Archive for the ‘Business News’ Category

Time for the Apple Watch

The Apple Watch becomes available Friday, and The Motley Fool is already wondering how many units will sell.  Good news for those who’ve waited in interminable lines at Apple stores in the past: the watch will be available at 12:01 AM tonight by web apt only. As the first big launch of a post-Jobs product, all eyes are on Apple to see if they still have their finger on the pulse of the American consumer.  If that finger is tapping, the watch, with it’s tapping mechanism, just may succeed.  Early reviews from Yahoo and NYT are positive, though The Times laments the steep learning curve and Yahoo notes it is “above all, a satisfying indulgence.” How many people will pay the hefty price tag for that indulgence?  Time will tell…

AMPAS yawner n.s.g.

According to many the most recent Oscars were a box-office flop, critically panned for their lackluster performance and low ratings. But there is another dimension:  a growing gap between audiences and the Academy. This New York Times article  raises the spectre of elitism — that ‘mainstream’ Hollywood is being more and more narrowly represented in Academy voting.  As a result, award winners are increasingly not the public’s choice.  Is the deck being stacked against popular, high-grossing films?

Beyond The Pond

What famous (pink-colored) financial newspaper recently included in its weekend edition stories on gastronomic architecture, Sri Lankan real estate, a Greek monument inspiring dramatists in Sydney, the formative years of Vincent Van Gogh, a safari camp in Chad, premium wine rankings and a survey of restaurants in Cape Town?   Why, the Financial Times, of course. It’s not all just about dollars and cents … I have found the weekend edition a great way to keep up with life across “the pond” — and local affairs as well.

What makes a great entrepreneur?

The other night I tuned in to an ep of Shark Tank just in time to see a shark give the thumbs down, saying “Right product, wrong people.”  She used her own judgment to make that call, but Genius Lessons: Inside the Mind of the Tech Innovator, the cover article in Feb 2015 issue of Entrepreneurship, explores a number of concepts about what makes a great entrepreneur. As you might guess, there’s no easy formula for success. In fact, “some of the traits that make you a great entrepreneur also work against you,” says The Founder Institute’s Adeo Ressi. One thing is clear: passion is a must. According to Valley historian Steve Blank, “You can teach Entrepreneurship, but only to the people who desperately want to learn it.”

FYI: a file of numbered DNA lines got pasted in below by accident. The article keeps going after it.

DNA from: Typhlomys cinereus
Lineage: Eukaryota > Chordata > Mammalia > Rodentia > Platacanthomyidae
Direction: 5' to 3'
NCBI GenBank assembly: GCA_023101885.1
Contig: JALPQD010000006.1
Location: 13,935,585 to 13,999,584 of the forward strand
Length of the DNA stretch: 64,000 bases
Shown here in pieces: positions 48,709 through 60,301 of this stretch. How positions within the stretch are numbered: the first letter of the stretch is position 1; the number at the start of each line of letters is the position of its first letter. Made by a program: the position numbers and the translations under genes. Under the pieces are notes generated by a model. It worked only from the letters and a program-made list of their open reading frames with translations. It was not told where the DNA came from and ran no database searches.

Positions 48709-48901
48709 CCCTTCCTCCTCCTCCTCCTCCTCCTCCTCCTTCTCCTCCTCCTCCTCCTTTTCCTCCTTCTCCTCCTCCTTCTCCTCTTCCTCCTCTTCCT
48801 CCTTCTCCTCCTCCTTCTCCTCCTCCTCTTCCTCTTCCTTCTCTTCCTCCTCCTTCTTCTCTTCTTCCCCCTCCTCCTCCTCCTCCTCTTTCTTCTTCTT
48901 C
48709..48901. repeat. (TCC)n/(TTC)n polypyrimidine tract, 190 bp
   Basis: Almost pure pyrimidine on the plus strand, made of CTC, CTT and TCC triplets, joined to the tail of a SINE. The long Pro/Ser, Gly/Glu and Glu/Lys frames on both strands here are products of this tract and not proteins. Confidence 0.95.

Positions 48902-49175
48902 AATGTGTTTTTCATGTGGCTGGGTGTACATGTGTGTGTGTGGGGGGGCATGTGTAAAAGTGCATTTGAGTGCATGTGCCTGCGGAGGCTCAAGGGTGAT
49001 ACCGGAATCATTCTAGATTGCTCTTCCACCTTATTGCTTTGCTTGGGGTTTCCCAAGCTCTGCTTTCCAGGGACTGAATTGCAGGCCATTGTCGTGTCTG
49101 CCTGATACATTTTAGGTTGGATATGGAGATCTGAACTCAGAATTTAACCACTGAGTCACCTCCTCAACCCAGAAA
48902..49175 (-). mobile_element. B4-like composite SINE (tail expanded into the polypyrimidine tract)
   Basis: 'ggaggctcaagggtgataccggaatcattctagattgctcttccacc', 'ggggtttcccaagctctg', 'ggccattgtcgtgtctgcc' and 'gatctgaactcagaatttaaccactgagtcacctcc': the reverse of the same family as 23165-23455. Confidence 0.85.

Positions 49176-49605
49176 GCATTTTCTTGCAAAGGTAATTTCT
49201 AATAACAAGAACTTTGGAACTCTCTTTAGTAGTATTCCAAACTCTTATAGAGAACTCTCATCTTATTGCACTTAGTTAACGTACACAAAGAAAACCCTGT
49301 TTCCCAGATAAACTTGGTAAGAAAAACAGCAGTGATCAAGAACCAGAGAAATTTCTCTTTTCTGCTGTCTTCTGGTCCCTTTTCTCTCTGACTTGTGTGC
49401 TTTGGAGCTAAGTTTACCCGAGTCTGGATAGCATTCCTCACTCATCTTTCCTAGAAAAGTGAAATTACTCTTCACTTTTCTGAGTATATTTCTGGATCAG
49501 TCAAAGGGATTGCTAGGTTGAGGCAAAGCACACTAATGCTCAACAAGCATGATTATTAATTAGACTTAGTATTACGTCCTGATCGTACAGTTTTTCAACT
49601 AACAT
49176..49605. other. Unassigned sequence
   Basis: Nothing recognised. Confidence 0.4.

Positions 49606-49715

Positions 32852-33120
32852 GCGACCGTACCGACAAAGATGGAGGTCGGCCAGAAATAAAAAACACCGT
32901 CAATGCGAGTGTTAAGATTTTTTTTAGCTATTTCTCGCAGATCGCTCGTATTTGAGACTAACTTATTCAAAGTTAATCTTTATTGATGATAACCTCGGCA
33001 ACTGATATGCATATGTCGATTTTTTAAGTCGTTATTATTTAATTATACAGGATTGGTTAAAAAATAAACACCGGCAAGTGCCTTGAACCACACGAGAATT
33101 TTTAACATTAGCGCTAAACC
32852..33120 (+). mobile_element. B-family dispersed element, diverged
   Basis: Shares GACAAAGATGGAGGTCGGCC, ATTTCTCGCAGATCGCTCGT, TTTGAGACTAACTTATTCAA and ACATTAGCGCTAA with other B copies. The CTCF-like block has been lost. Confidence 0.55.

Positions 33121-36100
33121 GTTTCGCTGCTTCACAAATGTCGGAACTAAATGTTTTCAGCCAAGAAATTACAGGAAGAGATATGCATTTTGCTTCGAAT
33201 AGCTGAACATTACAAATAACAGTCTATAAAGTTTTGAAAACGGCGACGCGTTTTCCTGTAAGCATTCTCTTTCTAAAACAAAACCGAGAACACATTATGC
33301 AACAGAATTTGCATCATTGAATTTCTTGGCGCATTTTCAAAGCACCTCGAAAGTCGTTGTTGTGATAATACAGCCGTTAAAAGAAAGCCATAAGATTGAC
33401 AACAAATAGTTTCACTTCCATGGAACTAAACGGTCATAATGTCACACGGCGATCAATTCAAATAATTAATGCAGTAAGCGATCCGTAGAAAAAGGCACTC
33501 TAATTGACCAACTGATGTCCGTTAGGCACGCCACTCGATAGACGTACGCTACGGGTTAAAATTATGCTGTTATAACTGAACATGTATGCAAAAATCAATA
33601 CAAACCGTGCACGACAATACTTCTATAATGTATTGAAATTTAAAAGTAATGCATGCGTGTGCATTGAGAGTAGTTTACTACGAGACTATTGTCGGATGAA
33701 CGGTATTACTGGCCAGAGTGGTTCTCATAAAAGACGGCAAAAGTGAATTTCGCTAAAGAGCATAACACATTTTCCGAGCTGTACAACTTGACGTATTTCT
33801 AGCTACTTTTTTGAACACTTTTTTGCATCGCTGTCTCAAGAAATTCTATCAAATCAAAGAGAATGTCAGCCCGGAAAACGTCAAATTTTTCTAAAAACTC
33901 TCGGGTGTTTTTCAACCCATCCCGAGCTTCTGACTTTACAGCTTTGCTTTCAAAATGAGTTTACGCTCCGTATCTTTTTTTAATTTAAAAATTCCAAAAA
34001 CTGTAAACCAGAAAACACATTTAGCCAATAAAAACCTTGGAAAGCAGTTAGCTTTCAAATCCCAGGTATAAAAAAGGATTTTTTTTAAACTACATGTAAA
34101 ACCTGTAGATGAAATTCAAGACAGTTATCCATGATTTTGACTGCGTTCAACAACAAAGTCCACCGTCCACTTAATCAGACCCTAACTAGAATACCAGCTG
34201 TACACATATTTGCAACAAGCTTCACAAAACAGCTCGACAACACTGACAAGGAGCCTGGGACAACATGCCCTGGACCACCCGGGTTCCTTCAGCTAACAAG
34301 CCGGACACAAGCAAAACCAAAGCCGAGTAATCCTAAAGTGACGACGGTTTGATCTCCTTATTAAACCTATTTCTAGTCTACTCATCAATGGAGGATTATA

Read the full article in hard copy in our Current Periodicals section, or here in Business Source Complete if you have a current Stanford SUNet ID.

Holiday shopping? Caveat emptor

Have you been venturing onto the internet lately, or (shudder) actual mall stores in search of those killer holiday deals?  You might want to compare prices before you buy.  This New York Times article confirms what I’ve always suspected:  Most of those amazing deals are not so amazing after all. Researchers from The Wirecutter and The Sweethome found less than 1% of the 54,000 holiday deals they reviewed are actually good deals.  ”When we find a deal that we think is good, it’s a needle in a haystack,” says Editor in Chief Jacqui Cheng. ”We’re super-excited when that happens.”  Puts a whole new meaning on Black Friday, doesn’t it?

Perks Pack a Punch

Today’s Wall Street Journal has an update on a Silicon Valley touchstone: lavish employee perks.  Now that the tech job market is so tight, perks have moved from from niceties to musts. They now account for “easily” 15% of salaries, and many companies have staff devoted to providing them.  Are they worth it?  This article questions the ROI and traces the practice back to SV’s earliest roots: Hewlett-Packard, which in the 1950s provided then-radical perks like flex hours and stock options.  Makes you wonder whether mediation, meals, and massages will be de rigueur a few decades from now.  

Looking for a quick hit of news?  The landing page for Factiva (select it from our list of databases here) includes top stories at a glance for WSJ, NYT, Washington Post, The Times, Barron’s, Forbes, and more.

Numbers, numbers

How many Google searches are performed every minute?  2,000,000. That and other interesting statistics from the sublime to the ridiculous were listed in the Jan/Feb 2014 issue of  Information Today magazine. Other tidbits? 34% of college students report downloading course materials from “unauthorized” Web sites, while  $110 is the typical price for a print textbook ($58 for a digital one). The number of open access journals that accepted a ‘spoof paper’ from a journalist working for Science was 157. Warren Buffett has forked out $344 million the past several years to acquire 28 newspapers, while print newspaper advertising revenue declined by $1.8 billion in 2012. 84% of Pinterest users are female, 70% of Google+ users are male. 100 minutes is the average number of minutes per day spent online by people who report spending “leisure time” on the Net.  28% of Facebook’s 128 million daily users access it via mobile devices, while 190 is the average number of ‘friends’ among Facebook users. There are 231.7 million “monthly active” users of Twitter; the number of hard-boiled eggs consumed weekly at Twitter headquarters is 1,440. And finally, in a survey 90% of Americans 16 and older said that closing of their public library would have “an impact on their community”. That is one statistic worth remembering.


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